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Eustachy full of praise for Weir, Lobos after rout of Rams

There were under five minutes left in the game.

Larry Eustachy, the one-of-a-kind, 62-year-old Colorado State basketball coach in black who proudly plays the role of heel in every visiting Mountain West arena walked to midcourt and whispered something into the ear of 38-year-old UNM coach Paul Weir. The latter was sporting a cherry red sweater and bright white tennis shoes for the Coaches vs. Cancer promotion going on around college basketball Saturday.

The two slapped hands and went back to their benches.

The exchange came about when it appeared any chance the shorthanded Colorado State Rams had at making a comeback were over. Weir’s Lobos cruised from there for an 80-65 win in front of another boisterous Dreamstyle Arena crowd announced as being 12,438 strong.

“I brought the fans back,” was what Weir recalled the veteran Eustachy saying, referring to preseason comments he made that were published again in Saturday’s Journal in which the CSU coach called UNM the “worst job in the country.”

After walking up the Pit ramp following the loss, Diet Coke in hand, Eustachy recalled asking Weir, “Do I get a cut of the gate for my comments? Do I get a piece of it?”

Joking aside, Eustachy had more to say about this season’s visit to Albuquerque — this time something those same Pit fans who booed him relentlessly throughout Saturday night’s one-sided contest might actually like to hear.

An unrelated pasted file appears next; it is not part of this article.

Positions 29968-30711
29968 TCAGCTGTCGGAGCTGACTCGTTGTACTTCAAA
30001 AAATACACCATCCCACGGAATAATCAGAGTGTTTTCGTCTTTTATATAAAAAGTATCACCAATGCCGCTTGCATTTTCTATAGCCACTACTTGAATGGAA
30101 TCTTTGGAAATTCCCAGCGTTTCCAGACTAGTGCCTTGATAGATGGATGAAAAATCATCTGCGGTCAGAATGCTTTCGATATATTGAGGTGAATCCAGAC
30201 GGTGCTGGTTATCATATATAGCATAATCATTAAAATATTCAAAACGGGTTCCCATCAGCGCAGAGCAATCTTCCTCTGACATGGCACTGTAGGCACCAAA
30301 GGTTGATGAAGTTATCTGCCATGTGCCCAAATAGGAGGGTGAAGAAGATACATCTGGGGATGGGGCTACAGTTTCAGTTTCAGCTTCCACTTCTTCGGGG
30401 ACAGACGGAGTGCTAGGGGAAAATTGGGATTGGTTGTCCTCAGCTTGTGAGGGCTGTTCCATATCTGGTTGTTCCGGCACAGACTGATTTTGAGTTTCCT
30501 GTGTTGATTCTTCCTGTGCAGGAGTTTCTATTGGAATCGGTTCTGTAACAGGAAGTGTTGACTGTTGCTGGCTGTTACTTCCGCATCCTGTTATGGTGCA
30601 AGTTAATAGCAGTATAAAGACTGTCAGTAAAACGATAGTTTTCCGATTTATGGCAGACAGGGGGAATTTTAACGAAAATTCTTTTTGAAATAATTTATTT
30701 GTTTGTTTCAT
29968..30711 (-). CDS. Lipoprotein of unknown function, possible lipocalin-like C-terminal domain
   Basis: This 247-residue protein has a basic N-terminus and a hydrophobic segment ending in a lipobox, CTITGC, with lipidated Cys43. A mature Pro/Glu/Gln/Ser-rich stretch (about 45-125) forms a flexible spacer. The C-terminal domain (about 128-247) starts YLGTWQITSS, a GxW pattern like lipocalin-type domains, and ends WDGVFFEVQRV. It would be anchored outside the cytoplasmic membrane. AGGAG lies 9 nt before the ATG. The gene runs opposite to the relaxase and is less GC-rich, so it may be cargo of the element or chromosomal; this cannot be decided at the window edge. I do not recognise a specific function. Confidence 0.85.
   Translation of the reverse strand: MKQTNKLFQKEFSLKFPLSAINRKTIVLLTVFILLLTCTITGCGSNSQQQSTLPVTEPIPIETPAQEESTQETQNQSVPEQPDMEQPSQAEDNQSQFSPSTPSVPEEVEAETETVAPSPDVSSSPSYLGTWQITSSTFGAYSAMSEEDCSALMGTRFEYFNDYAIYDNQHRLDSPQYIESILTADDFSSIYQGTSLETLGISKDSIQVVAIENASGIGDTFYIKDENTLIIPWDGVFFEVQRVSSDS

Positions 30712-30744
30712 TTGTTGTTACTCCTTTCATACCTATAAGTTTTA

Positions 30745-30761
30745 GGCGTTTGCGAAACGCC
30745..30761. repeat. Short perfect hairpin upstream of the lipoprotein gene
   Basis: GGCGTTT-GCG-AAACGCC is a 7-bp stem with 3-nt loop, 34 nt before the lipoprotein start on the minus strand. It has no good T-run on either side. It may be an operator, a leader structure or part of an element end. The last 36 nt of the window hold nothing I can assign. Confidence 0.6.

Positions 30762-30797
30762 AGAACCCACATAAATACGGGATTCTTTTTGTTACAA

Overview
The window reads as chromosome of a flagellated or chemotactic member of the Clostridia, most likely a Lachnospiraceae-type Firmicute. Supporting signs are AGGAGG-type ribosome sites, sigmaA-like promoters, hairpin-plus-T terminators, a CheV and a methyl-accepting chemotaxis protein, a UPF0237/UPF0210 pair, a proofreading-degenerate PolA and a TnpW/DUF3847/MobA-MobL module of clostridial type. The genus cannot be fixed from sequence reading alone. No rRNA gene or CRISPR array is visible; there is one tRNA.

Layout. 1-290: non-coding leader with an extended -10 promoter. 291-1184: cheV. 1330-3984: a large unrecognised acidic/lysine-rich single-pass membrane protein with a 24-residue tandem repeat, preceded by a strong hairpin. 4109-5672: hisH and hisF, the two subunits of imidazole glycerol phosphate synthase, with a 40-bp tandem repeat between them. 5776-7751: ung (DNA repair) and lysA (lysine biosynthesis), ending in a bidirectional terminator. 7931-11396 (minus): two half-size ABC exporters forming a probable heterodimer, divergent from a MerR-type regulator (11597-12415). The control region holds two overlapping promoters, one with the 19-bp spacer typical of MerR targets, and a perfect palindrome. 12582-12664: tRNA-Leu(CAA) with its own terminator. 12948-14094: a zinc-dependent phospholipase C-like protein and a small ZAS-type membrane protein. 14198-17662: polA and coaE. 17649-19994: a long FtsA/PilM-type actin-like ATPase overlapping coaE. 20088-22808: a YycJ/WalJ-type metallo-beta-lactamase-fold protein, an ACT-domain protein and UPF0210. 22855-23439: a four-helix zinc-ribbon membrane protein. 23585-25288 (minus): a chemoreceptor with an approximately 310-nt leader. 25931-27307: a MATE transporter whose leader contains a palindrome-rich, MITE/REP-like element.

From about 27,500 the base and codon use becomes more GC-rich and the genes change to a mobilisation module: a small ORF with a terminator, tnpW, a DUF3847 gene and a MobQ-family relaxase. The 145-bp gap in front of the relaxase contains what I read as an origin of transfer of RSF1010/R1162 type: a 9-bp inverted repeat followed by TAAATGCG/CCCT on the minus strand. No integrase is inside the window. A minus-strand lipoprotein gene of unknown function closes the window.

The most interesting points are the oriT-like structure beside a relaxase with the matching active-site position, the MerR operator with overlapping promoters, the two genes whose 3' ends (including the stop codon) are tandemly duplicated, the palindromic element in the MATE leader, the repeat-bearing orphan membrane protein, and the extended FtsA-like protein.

“If I had to vote for coach of the year today, I’d vote for (Weir),” Eustachy said. “He has a way. You can never go by scores early (in the season), you know? He has a way he thinks the game should be played and he gets his team to do it as well as anybody in the league. They really do. … They depict their coach as well as anybody in this league. They play the way he wants them to play.”

UNM’s Joe Furstinger, left, dunking over Colorado State’s Deion James (20), collected 13 points and four rebounds in the Mountain West Conference contest. (Roberto E. Rosales/Journal)

Saturday, the way Weir wanted the Lobos to play, he said, was as tough as a Eustachy coached team.

Four Lobos scored in double figures, UNM scored 30 points off 23 forced turnovers by the Rams and assisted on 23 of their 28 made field goals, never trailing in the game. The win put UNM at 11-11 overall and at 6-3 at the halfway point in the 18-game league schedule and alone in third place in the standings.

Colorado State, playing without its two leading scorers due to injury, fell to 10-13 overall, 3-7 in league.

Though CSU has been struggling, Saturday’s game “scared” Weir, who feared a letdown.

“We haven’t arrived because we have beat San Diego State and UNLV (last week),” Weir said. “Those are two basketball games that are long in our past.”

Antino Jackson had 12 points and 11 assists for the Lobos, most of the assists coming on drives into the lane during which he drew in multiple Rams defenders and made a short pass to a Lobo big man for a layup or dunk.

Troy Simons, the Lobos junior guard who hasn’t played since he was ejected from the Jan. 3 Boise State game and served both a league- and a team-imposed suspension geared toward allowing him to get better control of his on-court emotions, hit three 3-pointers, scored 13 points and came up with a game-high four steals in just 17 minutes on the court.

As relieved as Simons clearly was to be back on the court, nobody was happier than the Lobos’ bench players after every play Simons made in his return.

“I’m really happy for him because he deserves it,” Jackson said. “He took a little time off and I think he gets it now. I think he’s going to be a big part of this journey.”

CSU was led by 17 points from Deion James, and 14 points and 15 rebounds from Nico Carvacho, who had eight offensive rebounds and led the Rams to an enormous advantage on the boards.

Asked if he would have believed his team would have won knowing they’d be outrebounded 35-15, Weir said, “If you told me the turnover count was 23 to 7, I’d say yes.”

Box score: UNM 80, Colorado State 65

2017-18 UNM  cumulative statistics